Other than all the stunning visuals and what we believe will be a much improved flight model, MSFS2020 will not/does not include magic code to allow it to perform with all sliders shoved right with FPS numbers climbing to the moon. Even on some of the preview streams (knowing they are using a preview build), FPS numbers on fairly beefy hardware are not any greater than what they experience in P3D or X-Plane. But again, I’m reminded of what we’ve known for years about flight sim programs. Unless you sacrifice visuals, you’ll struggle to maintain a constant FPS of 60+. But then again, I’ve also been saying for years that an FPS of 60+ isn’t needed in flight sim.
Tuesday, 18 August is the BIG day. We’ll all wake up and go check to see if the download is available and then hope the Microsoft hamsters can keep up with demand. Then once the download is complete I plan to fire up MSFS2020 for the first time and see what’s what. I’ll approach it much like I did with Prepar3d v5 and that is to leave most things default and see what I see. As time progresses, I’ll inch the graphics further to the right and adjust for smoothness. Once this is done, I won’t care what my FPS is.
Finally, soon after release we’ll all know for ourselves if MSFS 2020 has lived up to the hype. If I were a betting man, I’d say it will and perhaps even more. But prepare for just a little (or a lot) of turbulence so keep those seat belts on and have fun. Just remember how far we’ve come…..
Screenshot from Flight Simulator Commodore 64 circa 1984. Do you remember this? I do!
In preparation for Microsoft Flight Simulator 2020 (MSFS2020), it is time to bid farewell to P3Dv4.5 and all the associated add-ons. While my P3Dv5 instance is still awaiting the availability of the PMDG Boeing 777, I have enough add-ons in v5 to keep me fully entertained until such time as the Triple Seven can be installed.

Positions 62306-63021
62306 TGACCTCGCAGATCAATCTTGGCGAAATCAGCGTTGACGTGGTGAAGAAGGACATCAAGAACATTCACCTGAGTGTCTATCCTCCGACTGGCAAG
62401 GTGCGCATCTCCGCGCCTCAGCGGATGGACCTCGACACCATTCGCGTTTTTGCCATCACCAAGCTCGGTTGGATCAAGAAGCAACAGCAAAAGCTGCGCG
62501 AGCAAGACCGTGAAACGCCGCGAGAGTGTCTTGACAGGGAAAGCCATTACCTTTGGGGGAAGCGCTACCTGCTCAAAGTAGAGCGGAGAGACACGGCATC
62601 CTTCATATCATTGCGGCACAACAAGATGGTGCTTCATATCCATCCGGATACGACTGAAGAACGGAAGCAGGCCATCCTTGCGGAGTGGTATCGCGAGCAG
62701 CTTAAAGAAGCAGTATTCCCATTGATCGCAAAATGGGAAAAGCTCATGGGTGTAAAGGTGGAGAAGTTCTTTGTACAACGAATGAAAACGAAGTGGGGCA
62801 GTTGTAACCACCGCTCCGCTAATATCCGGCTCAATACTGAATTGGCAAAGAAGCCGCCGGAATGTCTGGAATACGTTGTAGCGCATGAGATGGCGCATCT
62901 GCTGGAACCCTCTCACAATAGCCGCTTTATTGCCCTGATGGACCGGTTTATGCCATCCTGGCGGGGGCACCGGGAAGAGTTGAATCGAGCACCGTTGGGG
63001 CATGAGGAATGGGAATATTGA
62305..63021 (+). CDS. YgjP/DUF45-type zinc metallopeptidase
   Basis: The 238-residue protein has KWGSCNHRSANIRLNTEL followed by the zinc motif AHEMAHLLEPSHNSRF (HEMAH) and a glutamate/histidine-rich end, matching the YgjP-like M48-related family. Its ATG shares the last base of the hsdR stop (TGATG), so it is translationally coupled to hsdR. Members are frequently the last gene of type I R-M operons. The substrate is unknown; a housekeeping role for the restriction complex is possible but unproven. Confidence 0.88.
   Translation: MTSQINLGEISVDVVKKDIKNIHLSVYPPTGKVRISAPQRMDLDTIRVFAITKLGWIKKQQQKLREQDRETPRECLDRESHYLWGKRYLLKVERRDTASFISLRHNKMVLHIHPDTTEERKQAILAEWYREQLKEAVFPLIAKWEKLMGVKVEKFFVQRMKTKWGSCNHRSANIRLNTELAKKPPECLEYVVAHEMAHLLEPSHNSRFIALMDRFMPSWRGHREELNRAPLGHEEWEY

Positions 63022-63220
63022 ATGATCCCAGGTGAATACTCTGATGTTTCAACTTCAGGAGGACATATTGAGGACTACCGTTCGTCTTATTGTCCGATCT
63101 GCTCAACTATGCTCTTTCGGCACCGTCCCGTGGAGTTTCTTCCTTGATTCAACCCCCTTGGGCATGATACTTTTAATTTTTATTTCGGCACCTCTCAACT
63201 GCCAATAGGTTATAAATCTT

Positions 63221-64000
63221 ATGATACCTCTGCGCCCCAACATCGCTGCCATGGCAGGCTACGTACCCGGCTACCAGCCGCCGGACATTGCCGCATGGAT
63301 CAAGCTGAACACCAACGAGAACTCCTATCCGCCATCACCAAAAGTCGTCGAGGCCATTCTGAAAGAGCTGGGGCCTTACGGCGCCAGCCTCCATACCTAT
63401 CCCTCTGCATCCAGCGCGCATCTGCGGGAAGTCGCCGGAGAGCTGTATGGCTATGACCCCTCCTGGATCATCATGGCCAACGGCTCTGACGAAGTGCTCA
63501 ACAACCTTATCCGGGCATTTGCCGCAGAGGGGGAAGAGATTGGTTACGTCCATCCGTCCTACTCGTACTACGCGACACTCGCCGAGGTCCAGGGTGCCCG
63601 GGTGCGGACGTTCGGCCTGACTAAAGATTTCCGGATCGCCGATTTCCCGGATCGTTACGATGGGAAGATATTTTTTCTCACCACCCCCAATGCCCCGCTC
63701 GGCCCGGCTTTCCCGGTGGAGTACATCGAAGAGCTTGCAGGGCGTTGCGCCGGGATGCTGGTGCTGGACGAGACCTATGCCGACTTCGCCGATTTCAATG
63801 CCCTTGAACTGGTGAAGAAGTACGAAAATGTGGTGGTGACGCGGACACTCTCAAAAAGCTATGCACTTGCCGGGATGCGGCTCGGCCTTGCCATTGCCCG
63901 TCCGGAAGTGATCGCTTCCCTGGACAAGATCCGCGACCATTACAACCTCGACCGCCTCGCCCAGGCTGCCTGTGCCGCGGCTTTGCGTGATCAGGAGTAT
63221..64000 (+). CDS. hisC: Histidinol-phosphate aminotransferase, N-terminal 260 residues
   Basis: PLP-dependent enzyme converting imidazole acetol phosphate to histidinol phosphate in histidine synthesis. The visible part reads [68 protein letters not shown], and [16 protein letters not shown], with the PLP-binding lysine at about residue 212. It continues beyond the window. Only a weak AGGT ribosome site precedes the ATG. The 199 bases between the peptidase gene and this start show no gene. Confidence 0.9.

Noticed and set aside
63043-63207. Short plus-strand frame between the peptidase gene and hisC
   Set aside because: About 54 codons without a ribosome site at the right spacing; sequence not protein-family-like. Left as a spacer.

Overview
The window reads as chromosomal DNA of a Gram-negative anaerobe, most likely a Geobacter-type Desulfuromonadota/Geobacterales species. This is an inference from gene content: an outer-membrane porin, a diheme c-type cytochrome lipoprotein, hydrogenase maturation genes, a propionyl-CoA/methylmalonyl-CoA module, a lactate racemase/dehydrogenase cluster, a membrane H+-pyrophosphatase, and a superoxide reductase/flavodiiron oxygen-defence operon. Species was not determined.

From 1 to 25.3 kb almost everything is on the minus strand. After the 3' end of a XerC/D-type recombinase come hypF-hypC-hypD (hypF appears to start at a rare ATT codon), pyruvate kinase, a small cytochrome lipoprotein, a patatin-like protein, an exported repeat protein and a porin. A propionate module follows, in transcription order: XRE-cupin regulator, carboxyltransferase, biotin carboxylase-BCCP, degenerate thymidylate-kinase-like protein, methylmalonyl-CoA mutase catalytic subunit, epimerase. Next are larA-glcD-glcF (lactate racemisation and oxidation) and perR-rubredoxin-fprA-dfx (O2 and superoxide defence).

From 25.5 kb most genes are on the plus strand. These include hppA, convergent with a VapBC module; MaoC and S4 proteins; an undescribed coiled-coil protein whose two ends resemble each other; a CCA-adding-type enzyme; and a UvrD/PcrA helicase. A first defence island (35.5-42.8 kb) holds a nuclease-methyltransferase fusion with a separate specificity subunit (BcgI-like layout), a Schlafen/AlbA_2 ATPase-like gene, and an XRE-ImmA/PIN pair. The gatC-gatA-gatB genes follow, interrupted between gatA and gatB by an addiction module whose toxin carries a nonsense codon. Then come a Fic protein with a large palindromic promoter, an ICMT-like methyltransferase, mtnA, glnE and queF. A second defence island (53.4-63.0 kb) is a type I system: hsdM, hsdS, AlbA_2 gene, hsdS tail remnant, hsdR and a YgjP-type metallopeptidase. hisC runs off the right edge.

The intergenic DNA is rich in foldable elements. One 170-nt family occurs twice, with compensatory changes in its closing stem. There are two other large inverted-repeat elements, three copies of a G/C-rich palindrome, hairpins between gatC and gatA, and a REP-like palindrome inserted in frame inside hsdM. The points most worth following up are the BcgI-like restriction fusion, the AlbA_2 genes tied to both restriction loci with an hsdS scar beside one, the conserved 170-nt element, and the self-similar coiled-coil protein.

P3Dv4.5 Was Amazing
I joined the P3D bandwagon when P3Dv2 arrived on the scene and in my opinion, while v5 is finally proving to be stable….P3Dv4.5 was just simply rock solid. Almost from day one, the much anticipated 64 bit release showed us exactly what a flight simulator should be and remained almost trouble free for just over three years. However, between the P3Dv4.5 install and all the associated add-ons adding up to over 275GB of SSD space, I need to remove it to make room for the new Microsoft Flight Simulator 2020 which is planned to release in just a few days from now (18 August).
A Bit of a Three Ring Circus
My current gaming machine was designed and built with the future in mind. At just over two years old now, at the time of the build I installed a 1 TB M.2 SSD as the main drive. I moved over a few older 500GB SSD drives along with a 500 GB SATA drive for video work. To maximize the performance of P3Dv4, it was installed on the 1 TB M.2 SSD along side the Windows OS. I have one 500 GB SSD dedicated to Steam content such as Farming Simulator, Truck Simulators etc. and use the remaining SSD’s for backup and non-gaming content.
When I installed P3Dv5, I installed it onto one of the SSD drives and it’s performing just fine. But I believe I’ll want MSFS2020 to go onto the 1 TB M.2 SSD for maximum performance. So to make this happen, unfortunately I must sunset P3Dv4.5.
It really isn’t that big of a deal as I’ve been using P3Dv5 exclusively now for over a month. Now that I have P3Dv5 dialed in, the performance is better than what I had been experiencing with 4.5 so now is just a good time to say goodbye.
According to the published minimum requirements of MSFS2020 as it relates to available disk space, I will need a minimum of 150GB. Clearing out P3Dv4.5 and all its associated add-ons along with doing some additional cleanup, I will easily have over 500GB of free space on my main 1 TB M.2 drive. Certainly more than enough. At least for now.
Looking Forward, Never Backward